Show an ad over header. AMP

SurveyMonkey poll: Suburbs and the safety wedge

Data: SurveyMonkey poll of 35,732 U.S. adults conducted Aug. 31 to Sept. 6, 2020 with ±1% margin of error; Chart: Naema Ahmed/Axios

White suburbanites who feel "very safe" in their communities are more likely to favor Joe Biden, while those who feel only somewhat safe move toward President Trump, according to new SurveyMonkey polling for Axios.

Why it matters: The findings help illuminate how Trump is using safety as a wedge issue ahead of the election — and why he's fanning fears of violent protests bleeding into the suburbs.


  • "What jumps out at me from the data is a clear connection between anxiety around security and support for Trump over Biden," says SurveyMonkey chief research officer Jon Cohen.

By the numbers: White suburban women who feel "very safe" prefer Biden by about a 20 percentage-point margin, the survey finds. Biden's lead disappears among white suburban women who say they feel only "somewhat safe."

  • The very small subgroup of white suburban women who say they feel not so safe or not at all safe prefer Trump by 10 percentage points.
  • Trump leads with white suburban men across each of those groups — but the margin jumps dramatically, from a five-point lead over Biden with those men who feel "very safe" in their communities, to a 24-point lead for Trump with those who feel only "somewhat safe."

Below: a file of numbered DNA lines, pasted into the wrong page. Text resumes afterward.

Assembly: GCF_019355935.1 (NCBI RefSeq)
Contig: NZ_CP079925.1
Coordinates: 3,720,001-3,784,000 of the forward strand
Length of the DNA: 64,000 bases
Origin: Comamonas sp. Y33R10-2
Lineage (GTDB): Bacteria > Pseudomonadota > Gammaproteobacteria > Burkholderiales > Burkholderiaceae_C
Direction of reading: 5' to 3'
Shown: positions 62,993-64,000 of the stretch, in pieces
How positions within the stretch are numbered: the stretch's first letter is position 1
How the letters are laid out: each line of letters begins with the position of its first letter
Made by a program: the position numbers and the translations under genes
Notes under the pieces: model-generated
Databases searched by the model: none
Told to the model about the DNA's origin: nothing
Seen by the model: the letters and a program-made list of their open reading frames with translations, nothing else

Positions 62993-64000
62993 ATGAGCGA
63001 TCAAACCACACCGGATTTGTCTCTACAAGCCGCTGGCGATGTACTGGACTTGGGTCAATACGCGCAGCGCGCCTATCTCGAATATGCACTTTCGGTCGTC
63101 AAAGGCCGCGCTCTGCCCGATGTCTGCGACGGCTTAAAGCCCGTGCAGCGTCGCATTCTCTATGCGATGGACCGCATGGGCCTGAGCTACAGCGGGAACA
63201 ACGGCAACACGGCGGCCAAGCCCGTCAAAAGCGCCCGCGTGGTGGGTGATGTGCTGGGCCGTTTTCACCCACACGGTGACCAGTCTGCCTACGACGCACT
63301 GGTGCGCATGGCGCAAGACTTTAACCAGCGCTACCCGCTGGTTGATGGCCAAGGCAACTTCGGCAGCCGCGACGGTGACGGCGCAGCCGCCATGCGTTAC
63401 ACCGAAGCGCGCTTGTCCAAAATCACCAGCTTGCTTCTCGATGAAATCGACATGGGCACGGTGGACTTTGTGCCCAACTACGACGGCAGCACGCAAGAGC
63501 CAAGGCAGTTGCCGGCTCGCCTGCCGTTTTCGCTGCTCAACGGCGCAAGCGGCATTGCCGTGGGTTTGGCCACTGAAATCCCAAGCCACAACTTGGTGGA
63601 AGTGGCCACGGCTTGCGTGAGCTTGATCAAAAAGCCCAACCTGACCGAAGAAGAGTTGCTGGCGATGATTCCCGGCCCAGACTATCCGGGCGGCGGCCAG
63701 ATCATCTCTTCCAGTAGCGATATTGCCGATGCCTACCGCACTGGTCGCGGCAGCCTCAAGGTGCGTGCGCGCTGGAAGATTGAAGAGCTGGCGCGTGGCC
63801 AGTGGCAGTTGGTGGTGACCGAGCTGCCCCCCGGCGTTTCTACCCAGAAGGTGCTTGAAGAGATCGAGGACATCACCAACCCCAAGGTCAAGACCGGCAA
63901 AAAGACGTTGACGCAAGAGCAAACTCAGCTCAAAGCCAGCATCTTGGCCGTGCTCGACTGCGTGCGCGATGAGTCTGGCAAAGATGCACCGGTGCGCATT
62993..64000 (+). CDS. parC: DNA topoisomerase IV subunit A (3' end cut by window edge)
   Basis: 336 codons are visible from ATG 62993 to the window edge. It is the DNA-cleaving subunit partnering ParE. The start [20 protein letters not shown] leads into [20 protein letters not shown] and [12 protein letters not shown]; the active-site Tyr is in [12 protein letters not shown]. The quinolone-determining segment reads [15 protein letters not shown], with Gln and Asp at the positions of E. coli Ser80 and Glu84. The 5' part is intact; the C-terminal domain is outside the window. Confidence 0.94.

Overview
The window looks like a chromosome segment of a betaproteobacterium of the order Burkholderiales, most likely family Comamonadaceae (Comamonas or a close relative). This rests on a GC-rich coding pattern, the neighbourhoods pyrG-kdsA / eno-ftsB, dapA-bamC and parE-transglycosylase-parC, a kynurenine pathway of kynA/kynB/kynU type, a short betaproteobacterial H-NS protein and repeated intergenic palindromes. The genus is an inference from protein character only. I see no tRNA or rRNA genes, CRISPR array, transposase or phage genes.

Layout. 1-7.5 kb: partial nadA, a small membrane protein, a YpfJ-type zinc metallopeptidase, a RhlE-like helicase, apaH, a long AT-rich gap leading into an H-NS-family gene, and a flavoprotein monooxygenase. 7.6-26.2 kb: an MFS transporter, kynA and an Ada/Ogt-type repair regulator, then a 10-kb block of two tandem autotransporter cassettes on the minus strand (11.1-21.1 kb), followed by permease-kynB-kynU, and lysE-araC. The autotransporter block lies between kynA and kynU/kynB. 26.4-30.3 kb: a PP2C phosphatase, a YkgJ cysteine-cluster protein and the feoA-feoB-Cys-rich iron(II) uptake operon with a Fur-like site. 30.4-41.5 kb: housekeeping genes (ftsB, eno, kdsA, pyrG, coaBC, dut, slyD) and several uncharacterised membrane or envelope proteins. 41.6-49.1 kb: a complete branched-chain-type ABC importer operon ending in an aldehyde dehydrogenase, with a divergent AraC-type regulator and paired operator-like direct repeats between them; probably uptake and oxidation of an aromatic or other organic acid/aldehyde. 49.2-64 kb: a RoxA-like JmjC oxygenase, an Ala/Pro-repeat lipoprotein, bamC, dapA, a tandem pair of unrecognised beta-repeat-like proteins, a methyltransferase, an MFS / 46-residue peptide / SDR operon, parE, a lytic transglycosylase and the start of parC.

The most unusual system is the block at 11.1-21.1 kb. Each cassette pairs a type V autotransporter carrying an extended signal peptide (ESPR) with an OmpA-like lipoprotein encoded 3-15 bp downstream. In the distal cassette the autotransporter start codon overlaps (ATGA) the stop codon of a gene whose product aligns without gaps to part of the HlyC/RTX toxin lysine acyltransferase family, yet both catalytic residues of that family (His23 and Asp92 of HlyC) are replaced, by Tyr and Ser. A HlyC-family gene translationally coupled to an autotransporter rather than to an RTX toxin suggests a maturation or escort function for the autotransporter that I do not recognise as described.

Between the lines: A closer examination of the data suggests that Trump's fear approach may have an impact only in truly close swing-state suburbs. And it's more effective in shoring up sagging Republican support than in converting Democrats or independents or convincing either to stay home.

  • That's partly because wide majorities ofAmericans across gender, racial, ethnic and metropolitan lines say they do feel safe in their communities.
  • 55% of suburban white women say they feel "very safe," while 39% say they feel "somewhat safe." Just 5% combined say they feel "not so safe" or "not safe at all."
  • White suburban men feel even safer than white suburban women.
Data: SurveyMonkey poll of 35,732 U.S. adults conducted Aug. 31 to Sept. 6, 2020 with ±1% margin of error; Chart: Naema Ahmed/Axios

Be smart: Black Americans feel less safe than white Americans, whether in urban, suburban or rural areas, the survey finds.

  • Nearly one in 10 Black suburbanites says they don't feel safe in their community; that roughly doubled for Black Americans living in cities or rural areas.

The big picture: The survey finds that public support for protests over the killing of George Floyd has cooled since mid-June across racial and ethnic lines. The trend is about the same in the swing states of Michigan, Pennsylvania, and Wisconsin as nationally.